Last year I made a post about the universal program, a Turing machine program $p$ that can in principle compute any desired function, if it is only run inside a suitable model of set theory or arithmetic. Specifically, there is a program $p$, such that for any function $f:\newcommand\N{\mathbb{N}}\N\to\N$, there is a model $M\models\text{PA}$ — or of $\text{ZFC}$, whatever theory you like — inside of which program $p$ on input $n$ gives output $f(n)$.

This theorem is related to a very interesting theorem of W. Hugh Woodin’s, which says that there is a program $e$ such that $\newcommand\PA{\text{PA}}\PA$ proves $e$ accepts only finitely many inputs, but such that for any finite set $A\subset\N$, there is a model of $\PA$ inside of which program $e$ accepts exactly the elements of $A$. Actually, Woodin’s theorem is a bit stronger than this in a way that I shall explain.

Victoria Gitman gave a very nice talk today on both of these theorems at the special session on Computability theory: Pushing the Boundaries at the AMS sectional meeting here in New York, which happens to be meeting right here in my east midtown neighborhood, a few blocks from my home.

What I realized this morning, while walking over to Vika’s talk, is that there is a very simple proof of the version of Woodin’s theorem stated above. The idea is closely related to an idea of Vadim Kosoy mentioned in my post last year. In hindsight, I see now that this idea is also essentially present in Woodin’s proof of his theorem, and indeed, I find it probable that Woodin had actually begun with this idea and then modified it in order to get the stronger version of his result that I shall discuss below.

But in the meantime, let me present the simple argument, since I find it to be very clear and the result still very surprising.

**Theorem.** There is a Turing machine program $e$, such that

- $\PA$ proves that $e$ accepts only finitely many inputs.
- For any particular finite set $A\subset\N$, there is a model $M\models\PA$ such that inside $M$, the program $e$ accepts all and only the elements of $A$.
- Indeed, for any set $A\subset\N$, including infinite sets, there is a model $M\models\PA$ such that inside $M$, program $e$ accepts $n$ if and only if $n\in A$.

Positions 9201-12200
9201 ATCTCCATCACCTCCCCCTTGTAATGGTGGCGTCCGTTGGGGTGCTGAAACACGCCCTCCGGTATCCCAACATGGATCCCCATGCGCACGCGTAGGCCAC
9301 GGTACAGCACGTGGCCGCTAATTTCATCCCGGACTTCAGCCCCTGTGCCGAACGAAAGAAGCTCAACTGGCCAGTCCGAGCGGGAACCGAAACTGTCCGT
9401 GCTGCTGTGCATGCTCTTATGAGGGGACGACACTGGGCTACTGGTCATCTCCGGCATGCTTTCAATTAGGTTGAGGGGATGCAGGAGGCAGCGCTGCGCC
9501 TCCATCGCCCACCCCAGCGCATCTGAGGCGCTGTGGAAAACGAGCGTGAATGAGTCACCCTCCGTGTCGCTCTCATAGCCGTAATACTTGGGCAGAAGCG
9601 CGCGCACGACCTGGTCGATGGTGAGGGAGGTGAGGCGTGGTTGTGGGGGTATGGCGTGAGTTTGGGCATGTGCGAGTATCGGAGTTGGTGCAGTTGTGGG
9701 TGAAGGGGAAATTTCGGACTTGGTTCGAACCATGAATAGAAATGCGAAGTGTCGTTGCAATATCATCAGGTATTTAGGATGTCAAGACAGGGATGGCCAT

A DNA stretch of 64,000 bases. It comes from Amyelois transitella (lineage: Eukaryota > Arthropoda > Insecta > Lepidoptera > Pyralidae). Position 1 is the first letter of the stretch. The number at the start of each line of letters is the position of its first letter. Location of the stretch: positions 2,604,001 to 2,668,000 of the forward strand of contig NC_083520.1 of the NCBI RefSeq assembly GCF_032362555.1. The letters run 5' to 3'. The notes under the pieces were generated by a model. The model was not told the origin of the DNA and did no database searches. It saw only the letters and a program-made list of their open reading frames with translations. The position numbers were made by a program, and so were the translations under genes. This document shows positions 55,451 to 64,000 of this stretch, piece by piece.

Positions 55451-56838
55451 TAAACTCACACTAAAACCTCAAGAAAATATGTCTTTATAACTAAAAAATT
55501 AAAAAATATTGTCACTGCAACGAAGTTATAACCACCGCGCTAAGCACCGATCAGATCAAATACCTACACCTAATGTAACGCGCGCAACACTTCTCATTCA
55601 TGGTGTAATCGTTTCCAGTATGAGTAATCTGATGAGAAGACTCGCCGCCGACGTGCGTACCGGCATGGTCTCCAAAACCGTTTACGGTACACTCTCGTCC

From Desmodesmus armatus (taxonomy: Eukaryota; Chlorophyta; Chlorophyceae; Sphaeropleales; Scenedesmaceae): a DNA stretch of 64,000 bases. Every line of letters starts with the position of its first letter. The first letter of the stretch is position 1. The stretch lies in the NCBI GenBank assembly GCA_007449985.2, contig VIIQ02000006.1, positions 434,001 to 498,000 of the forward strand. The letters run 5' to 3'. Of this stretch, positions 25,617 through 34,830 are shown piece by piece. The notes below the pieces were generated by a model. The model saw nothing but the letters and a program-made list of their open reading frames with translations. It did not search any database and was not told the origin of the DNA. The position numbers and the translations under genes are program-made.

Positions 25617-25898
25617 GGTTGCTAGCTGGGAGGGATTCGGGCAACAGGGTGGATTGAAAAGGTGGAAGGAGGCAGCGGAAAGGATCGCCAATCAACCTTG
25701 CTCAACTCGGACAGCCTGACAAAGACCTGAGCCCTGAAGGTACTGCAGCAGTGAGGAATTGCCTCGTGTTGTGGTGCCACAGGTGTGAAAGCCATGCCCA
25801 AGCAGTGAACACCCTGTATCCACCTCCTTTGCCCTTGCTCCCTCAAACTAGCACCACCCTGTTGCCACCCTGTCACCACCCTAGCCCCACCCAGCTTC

**Proof.** The program $e$ simply performs the following task: on any input $n$, search for a proof from $\PA$ of a statement of the form “program $e$ does not accept exactly the elements of $\{n_1,n_2,\ldots,n_k\}$.” Accept nothing until such a proof is found. For the first such proof that is found, accept $n$ if and only if $n$ is one of those $n_i$’s.

In short, the program $e$ searches for a proof that $e$ doesn’t accept exactly a certain finite set, and when such a proof is found, it accepts exactly the elements of this set anyway.

Clearly, $\PA$ proves that program $e$ accepts only a finite set, since either no such proof is ever found, in which case $e$ accepts nothing (and the empty set is finite), or else such a proof is found, in which case $e$ accepts only that particular finite set. So $\PA$ proves that $e$ accepts only finitely many inputs.

But meanwhile, assuming $\PA$ is consistent, then you cannot refute the assertion that program $e$ accepts exactly the elements of some particular finite set $A$, since if you could prove that from $\PA$, then program $e$ actually would accept exactly that set (for the shortest such proof), in which case this would also be provable, contradicting the consistency of $\PA$.

Since you cannot refute any particular finite set as the accepting set for $e$, it follows that it is consistent with $\PA$ that $e$ accepts any particular finite set $A$ that you like. So there is a model of $\PA$ in which $e$ accepts exactly the elements of $A$. This establishes statement (2).

Statement (3) now follows by a simple compactness argument. Namely, for any $A\subset\N$, let $T$ be the theory of $\PA$ together with the assertions that program $e$ accepts $n$, for any particular $n\in A$, and the assertions that program $e$ does not accept $n$, for $n\notin A$. Any finite subtheory of this theory is consistent, by statement (2), and so the whole theory is consistent. Any model of this theory realizes statement (3). **QED**

One uses the Kleene recursion theorem to show the existence of the program $e$, which makes reference to $e$ in the description of what it does. Although this may look circular, it is a standard technique to use the recursion theorem to eliminate the circularity.

This theorem immediately implies the classical result of Mostowski and Kripke that there is an independent family of $\Pi^0_1$ assertions, since the assertions $n\notin W_e$ are exactly such a family.

The theorem also implies a strengthening of the universal program theorem that I proved last year. Indeed, the two theorems can be realized with the same program!

**Theorem.** There is a Turing machine program $e$ with the following properties:

- $\PA$ proves that $e$ computes a finite function;
- For any particular finite partial function $f$ on $\N$, there is a model $M\models\PA$ inside of which program $e$ computes exactly $f$.
- For any partial function $f:\N\to\N$, finite or infinite, there is a model $M\models\PA$ inside of which program $e$ on input $n$ computes exactly $f(n)$, meaning that $e$ halts on $n$ if and only if $f(n)\downarrow$ and in this case $\varphi_e(n)=f(n)$.

**Proof.** The proof of statements (1) and (2) is just as in the earlier theorem. It is clear that $e$ computes a finite function, since either it computes the empty function, if no proof is found, or else it computes the finite function mentioned in the proof. And you cannot refute any particular finite function for $e$, since if you could, it would have exactly that behavior anyway, contradicting $\text{Con}(\PA)$. So statement (2) holds. But meanwhile, we can get statement (3) by a simple compactness argument. Namely, fix $f$ and let $T$ be the theory asserting $\PA$ plus all the assertions either that $\varphi_e(n)\uparrow$, if $n$ is not the domain of $f$, and $\varphi_e(n)=k$, if $f(n)=k$. Every finite subtheory of this theory is consistent, by statement (2), and so the whole theory is consistent. But any model of this theory exactly fulfills statement (3). **QED**